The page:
Over the coming months we shall bring you topical features, interactive studies of music's development, reviews of live and recorded music, books and printed music, contributions from all kinds of people in music, some frivolity, and ideas that are specifically planned for internet conditions and facilities. We ask your feedback in response and will be grateful for candid comments.
Our fervent desire is to successfully provide assistance in gaining a greater knowledge and understanding of the unique art of music. Such a task is not easy but given a strong platform it can be successful, and certainly enjoyable for us all. - the late Basil Ramsey, December 1998
Here are some points to try to help you if you'd like to write for us:
- Why publish with us? Here are a few reasons: Everything published is professionally proofread to keep the quality high; we serve over 500,000 pages per month; we try to keep an international perspective; and we're well-known in the classical music world, having been in existence for over twenty years.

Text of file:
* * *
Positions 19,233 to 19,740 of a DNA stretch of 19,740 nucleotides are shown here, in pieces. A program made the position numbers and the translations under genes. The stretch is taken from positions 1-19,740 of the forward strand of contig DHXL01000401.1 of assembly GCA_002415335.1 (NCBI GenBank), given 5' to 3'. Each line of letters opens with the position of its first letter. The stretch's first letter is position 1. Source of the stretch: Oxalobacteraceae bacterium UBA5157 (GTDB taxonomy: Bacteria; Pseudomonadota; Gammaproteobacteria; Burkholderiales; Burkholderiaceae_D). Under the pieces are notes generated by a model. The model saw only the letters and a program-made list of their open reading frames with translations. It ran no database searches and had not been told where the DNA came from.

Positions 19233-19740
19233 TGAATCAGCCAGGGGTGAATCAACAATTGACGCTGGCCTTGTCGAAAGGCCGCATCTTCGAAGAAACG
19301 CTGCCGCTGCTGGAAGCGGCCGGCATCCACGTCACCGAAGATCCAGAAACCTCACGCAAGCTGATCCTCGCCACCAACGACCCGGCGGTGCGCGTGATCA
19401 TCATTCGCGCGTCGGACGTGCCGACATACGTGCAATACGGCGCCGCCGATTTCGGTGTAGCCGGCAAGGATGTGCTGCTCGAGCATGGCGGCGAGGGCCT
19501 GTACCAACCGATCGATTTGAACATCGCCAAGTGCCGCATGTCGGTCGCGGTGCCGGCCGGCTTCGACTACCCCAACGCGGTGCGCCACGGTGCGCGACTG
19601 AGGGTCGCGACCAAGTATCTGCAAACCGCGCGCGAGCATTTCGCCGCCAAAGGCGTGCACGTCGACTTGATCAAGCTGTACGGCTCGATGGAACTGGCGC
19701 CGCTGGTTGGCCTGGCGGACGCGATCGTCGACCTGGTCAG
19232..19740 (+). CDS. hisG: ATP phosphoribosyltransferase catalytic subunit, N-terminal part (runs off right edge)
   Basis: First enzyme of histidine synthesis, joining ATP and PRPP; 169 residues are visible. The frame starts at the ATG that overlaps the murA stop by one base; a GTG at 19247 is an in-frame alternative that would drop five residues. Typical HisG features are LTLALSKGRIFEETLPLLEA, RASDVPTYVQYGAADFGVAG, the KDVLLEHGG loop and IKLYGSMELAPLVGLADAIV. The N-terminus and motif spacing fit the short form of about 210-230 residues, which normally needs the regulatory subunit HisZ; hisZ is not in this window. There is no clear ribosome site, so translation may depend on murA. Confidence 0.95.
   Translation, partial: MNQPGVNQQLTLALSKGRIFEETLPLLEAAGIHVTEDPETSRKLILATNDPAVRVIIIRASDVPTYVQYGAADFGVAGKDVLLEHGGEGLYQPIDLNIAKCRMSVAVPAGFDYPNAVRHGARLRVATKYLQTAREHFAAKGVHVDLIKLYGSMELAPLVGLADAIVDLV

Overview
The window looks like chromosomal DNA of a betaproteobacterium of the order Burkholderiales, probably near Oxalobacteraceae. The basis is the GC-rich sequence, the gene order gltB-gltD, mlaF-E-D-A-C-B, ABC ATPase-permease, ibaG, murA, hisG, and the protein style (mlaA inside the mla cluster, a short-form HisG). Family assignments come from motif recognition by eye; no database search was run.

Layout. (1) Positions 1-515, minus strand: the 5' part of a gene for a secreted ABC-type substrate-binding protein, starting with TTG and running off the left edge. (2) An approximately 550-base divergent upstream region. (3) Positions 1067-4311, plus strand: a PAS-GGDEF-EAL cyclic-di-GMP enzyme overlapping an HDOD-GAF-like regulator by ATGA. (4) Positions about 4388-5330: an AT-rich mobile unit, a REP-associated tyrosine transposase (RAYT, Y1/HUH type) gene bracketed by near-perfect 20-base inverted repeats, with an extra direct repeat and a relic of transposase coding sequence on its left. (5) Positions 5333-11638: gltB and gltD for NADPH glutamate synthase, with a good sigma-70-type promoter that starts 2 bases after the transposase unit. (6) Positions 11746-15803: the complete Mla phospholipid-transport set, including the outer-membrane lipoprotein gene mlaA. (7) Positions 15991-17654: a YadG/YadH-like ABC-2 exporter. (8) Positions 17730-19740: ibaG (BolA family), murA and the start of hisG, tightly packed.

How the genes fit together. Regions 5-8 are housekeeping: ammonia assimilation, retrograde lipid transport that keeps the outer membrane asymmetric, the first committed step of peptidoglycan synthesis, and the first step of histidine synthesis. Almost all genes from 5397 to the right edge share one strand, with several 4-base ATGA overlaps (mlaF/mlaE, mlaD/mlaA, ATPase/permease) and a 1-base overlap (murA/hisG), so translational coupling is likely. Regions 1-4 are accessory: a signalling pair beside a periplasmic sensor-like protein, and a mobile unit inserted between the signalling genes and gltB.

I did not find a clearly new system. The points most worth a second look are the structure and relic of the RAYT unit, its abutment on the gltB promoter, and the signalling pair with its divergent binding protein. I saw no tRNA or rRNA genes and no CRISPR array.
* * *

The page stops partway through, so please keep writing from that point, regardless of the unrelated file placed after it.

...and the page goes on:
- Explore our online magazine first. Read features which have been published here recently. See if you like the style.
- An easy way to start. Send in a comment on an already published article. Basil's 'We ask your feedback in response and will be grateful for candid comments' is still as relevant as ever. We publish appropriate comments at the end of articles and features, and sometimes these are suitable for publishing separately, as features in their own right.
- What to write? You might like to discuss a general classical music topic in the news, or to review a book that you've read or a concert that you've attended. Have a look at recently published articles first. This might give you an idea. (Normally we only review CDs and DVDs which have been sent to us by the artists, record companies or distributors, and we send lists of received material to our established writers, so it's usually easier to start with something else.)
- Word length? Anything between 400 and 2,000+ words will be fine. It's worth remembering that shorter articles are easier to write, proofread and edit, and that it's easier to get your point across to our readers when the text is shorter.